This odd brassica looks like a sputnik but don't let this put you off. It has a delicious smell and nutty flavour. More drought resistant than most brassicas, it succeeds where swedes and turnips fail. Green varieties are sown from mid-spring to mid-summer for summer crops; hardier purple varieties are sown from mid-summer for autumn and winter crops.
Jobs to do now
- Sow seeds in rows 30cm (12in) apart
- Thin out seedlings when they are 2.5cm (1in) high
- Keep the soil moist
Month by month
Create a firm seed bed in any reasonably light, fertile, free draining soil. Sow seeds, 1cm (½in) deep in rows 30cm (12in) apart from late February (under cloches or fleece) to early March, continuing until mid-August in warmer areas.
Sow a little and often, say every three weeks, for a constant supply.
In cooler areas and where soil is heavy clay, early crops can be sown in modules, hardened off and transplanted when the soil warms up, when they are a maximum of 5cm (2in) high.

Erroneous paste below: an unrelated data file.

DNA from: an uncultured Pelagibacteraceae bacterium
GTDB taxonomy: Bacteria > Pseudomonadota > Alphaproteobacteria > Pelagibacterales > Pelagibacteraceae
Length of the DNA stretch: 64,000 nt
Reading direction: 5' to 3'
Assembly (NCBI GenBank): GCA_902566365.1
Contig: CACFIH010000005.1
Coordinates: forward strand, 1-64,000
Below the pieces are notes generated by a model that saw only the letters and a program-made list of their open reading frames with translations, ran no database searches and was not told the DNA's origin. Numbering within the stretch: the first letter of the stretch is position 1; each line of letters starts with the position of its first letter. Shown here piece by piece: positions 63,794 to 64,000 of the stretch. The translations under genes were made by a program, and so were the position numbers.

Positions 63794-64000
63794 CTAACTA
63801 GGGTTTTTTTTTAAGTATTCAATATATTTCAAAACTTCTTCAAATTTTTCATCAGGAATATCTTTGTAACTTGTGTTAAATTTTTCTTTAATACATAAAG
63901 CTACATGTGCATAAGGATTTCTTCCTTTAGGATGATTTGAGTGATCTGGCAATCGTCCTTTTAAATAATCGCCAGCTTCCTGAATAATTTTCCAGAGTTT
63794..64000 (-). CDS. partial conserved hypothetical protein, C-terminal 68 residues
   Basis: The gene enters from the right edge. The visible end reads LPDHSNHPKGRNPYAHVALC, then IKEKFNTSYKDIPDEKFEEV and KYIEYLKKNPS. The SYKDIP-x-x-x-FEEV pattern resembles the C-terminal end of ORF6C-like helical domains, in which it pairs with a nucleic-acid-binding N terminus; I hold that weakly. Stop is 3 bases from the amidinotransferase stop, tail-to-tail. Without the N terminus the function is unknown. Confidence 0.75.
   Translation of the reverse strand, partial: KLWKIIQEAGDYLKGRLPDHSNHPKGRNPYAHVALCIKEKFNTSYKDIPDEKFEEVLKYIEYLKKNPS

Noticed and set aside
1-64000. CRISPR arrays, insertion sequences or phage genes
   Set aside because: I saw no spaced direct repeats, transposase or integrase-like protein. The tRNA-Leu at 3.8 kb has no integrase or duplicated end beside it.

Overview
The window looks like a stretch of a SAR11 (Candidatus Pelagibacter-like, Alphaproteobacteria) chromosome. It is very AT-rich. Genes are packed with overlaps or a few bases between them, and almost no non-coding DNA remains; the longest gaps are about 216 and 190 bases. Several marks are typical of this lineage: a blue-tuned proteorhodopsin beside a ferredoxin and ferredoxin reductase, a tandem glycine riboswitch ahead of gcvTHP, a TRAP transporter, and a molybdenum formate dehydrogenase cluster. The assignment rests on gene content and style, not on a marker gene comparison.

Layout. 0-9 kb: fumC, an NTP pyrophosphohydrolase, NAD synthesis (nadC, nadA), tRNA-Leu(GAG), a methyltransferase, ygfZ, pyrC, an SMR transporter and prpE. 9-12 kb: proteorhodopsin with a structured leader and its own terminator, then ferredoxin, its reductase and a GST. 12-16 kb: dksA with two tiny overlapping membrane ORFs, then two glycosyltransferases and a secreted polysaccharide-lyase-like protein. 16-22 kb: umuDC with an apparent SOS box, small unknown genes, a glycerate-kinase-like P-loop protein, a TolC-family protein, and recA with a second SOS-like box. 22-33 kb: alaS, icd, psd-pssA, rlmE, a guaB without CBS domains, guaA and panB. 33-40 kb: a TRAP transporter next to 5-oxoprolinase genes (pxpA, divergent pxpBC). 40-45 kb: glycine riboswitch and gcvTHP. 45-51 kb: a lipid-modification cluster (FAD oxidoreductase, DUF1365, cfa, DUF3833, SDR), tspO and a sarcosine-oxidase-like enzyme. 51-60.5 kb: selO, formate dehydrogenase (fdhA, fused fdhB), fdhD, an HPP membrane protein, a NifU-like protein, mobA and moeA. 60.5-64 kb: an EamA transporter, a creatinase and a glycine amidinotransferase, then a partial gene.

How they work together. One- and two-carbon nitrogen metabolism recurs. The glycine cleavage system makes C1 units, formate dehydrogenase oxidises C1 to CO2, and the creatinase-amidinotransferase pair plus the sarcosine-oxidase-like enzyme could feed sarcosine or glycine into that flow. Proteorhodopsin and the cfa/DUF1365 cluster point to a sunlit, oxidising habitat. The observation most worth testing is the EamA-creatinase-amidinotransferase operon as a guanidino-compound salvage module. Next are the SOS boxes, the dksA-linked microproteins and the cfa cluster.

Thin out seedlings when they are 2.5cm (1in) tall or the first true leaves appear, leaving a final spacing of 15cm (6in) apart.
Keep the soil constantly moist and weed free, watering before the onset of drought.
Net or fleece young plants, to protect against birds and cabbage root fly.
Cabbage root fly
White larvae approximately 5cm (2in) long, feed on the roots just below the soil surface, stunting growth and causing plants to wilt and die.
Grow under insect-proof mesh or horticultural fleece. Seedlings are most vulnerable.
Leaves are covered in small holes and damaged areas turn brown. Seedlings are particularly susceptible.
Grow plants under horticultural fleece and keep the soil moist. Water in nitrogen-rich fertilser to help the crop outgrow the pest.
Roots become swollen and distorted, and leaves become pale and yellow and wilt easily. Plants may die.
Improve drainage and add lime to make soil more alkaline. Do not grow in affected soil.
Harvest kohl rabi when young, between golf ball and tennis ball size. If you leave them too long they lose their flavour and tenderness.
With repeated sowings, plants can be harvested from May through to November, and the leaves can also be eaten.
Green varieties, sown from mid-spring, are ready in summer, while hardier purple varieties, sown in summer, provide autumn crops.
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